A Political Response to the Crisis
As the spread of the coronavirus in the countryside continues to increase, Bolsonaro’s strategy remains focused on maintaining the support of his supporters. Aiming for reelection, the right-wing populist has been arguing that the coronavirus is a fantasy created by the media, in his words “a little flue”, which will have high costs for economic recovery efforts. Rather than basing his strategy in an evidence-based approach, Bolsonaro went in the opposite direction: Based in a kind of common sense irrationalism that has appeal among his supporters, he frequently disrespects health protocols. The president also fired a well-regarded health minister, Luiz Henrique Mandetta, launched the Brazil cannot stop campaign (a propaganda campaign against confinement measures that was banned by the federal judiciary) and he is betting on a “deus ex machina” solution, Hydroxychloroquine, which has been proven to have no effect when treating COVID19.
Instead, a coordinated plan for the country to cooperatively deal with subnational governments, international organizations and other countries would be more beneficial. However, in lieu of this, Bolsonaro has been blaming governors and mayors for the economic losses that have resulted from quarantine and lock-down measures. Indeed, since Bolsonaro took office his lack of leadership has caused a de-facto parliamentarism. In general, the Government refuses to defend its ideas in the legislative arena, which has given to the parliament the lead on the discussion of important policies being implemented in the country.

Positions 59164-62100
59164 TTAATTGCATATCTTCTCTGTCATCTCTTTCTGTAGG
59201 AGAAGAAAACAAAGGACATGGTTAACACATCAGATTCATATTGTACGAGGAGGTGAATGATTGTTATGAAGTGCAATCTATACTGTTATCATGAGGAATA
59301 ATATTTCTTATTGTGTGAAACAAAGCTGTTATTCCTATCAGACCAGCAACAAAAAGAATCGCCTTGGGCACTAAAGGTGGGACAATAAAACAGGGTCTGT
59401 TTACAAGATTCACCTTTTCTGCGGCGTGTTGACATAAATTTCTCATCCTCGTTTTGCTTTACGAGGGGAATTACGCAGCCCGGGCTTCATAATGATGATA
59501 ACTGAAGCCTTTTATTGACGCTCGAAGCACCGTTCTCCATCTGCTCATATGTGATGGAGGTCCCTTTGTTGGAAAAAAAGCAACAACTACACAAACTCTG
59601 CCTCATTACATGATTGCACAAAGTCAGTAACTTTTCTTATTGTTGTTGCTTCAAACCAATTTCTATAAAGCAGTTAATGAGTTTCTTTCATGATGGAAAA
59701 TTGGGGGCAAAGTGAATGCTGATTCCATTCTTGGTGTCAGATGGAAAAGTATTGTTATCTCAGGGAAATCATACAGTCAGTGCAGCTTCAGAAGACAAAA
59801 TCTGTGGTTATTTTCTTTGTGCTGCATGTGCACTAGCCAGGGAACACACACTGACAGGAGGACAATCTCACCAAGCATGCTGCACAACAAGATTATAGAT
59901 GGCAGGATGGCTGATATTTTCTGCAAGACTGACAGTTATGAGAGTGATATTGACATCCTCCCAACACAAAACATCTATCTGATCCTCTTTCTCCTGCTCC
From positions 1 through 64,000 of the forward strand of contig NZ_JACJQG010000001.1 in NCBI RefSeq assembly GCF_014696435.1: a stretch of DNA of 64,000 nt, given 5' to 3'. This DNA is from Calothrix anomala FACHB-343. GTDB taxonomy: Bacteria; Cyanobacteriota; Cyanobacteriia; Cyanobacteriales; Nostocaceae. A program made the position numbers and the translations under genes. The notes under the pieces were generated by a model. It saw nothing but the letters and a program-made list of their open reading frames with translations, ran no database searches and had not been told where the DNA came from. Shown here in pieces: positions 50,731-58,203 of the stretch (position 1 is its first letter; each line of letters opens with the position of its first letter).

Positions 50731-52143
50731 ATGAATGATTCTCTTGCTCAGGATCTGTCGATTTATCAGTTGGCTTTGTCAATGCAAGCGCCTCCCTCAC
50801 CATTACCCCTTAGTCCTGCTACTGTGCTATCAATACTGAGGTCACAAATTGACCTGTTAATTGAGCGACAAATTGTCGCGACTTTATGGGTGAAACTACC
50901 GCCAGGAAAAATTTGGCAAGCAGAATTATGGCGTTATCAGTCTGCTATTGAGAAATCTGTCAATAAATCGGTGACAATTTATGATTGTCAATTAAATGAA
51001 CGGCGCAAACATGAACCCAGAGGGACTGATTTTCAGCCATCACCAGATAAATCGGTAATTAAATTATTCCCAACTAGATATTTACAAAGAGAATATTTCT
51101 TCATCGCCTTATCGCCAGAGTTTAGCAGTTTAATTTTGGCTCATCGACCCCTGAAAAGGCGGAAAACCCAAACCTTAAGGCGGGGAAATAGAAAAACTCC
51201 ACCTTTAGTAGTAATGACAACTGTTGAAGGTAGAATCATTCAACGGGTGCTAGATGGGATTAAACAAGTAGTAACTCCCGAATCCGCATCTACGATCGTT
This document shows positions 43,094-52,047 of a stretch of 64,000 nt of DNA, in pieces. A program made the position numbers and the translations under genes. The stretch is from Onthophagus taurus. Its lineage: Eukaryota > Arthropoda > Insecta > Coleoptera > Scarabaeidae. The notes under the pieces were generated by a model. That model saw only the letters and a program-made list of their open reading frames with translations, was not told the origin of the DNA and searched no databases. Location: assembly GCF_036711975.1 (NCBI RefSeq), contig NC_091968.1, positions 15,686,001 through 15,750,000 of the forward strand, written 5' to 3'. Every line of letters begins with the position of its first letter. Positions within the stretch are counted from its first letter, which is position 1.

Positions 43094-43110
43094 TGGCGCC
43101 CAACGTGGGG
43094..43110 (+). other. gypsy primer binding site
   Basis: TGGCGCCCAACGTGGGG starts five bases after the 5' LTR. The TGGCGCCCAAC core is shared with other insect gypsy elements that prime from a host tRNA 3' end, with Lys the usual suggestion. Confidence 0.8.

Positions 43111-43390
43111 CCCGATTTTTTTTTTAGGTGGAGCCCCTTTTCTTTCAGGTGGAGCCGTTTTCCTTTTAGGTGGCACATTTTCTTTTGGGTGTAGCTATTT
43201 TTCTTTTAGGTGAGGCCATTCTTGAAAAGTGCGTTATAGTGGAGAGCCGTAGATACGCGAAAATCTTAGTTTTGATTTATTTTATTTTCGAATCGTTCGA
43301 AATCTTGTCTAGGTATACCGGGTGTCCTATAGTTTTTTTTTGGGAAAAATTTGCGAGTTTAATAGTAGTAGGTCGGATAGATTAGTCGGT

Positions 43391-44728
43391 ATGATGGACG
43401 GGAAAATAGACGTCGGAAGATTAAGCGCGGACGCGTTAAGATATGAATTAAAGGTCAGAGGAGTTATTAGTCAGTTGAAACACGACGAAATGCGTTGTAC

The economic recovery plan could also be improved with the implementation of a political strategy. In a country with high rates of informality as well as small and medium business, it is not sufficient to focus only on the formal economy. In this sense, the solutions launched by the government are not completely reaching low-income people or micro and small companies.
Finally, Bolsonaro is facing a lot of political problems. Not only are he and his political clan under investigations, but also the idea of impeachment is starting to rise as his public support gradually decreases. Since the coronavirus crisis began, Bolsonaro has lost support with both the parliament and with his voters.
Overall, it is clear that this government does not have a contingency plan, nor are they prepared to deal with the crisis. Given the present situation, good leadership could have caused fewer deaths, provided more stability, security to employers, employees and investors. Overall, long term prospects for the country could also have been improved as a result. In conclusion, without a political response, Brazil will continue to face an uncertain future.
The views, thoughts, and opinions expressed in this article belong solely to the author, and do not reflect the views of Conversationally Speaking Magazine.
Lincoln Telhado is a government relations specialist based in Brasilia, Brazil. He received a master’s degree in Political Science from the University of Brasilia. His research interests include accountability and democratic institutions, and policy diffusion in Latin America, with a special focus on Brazil.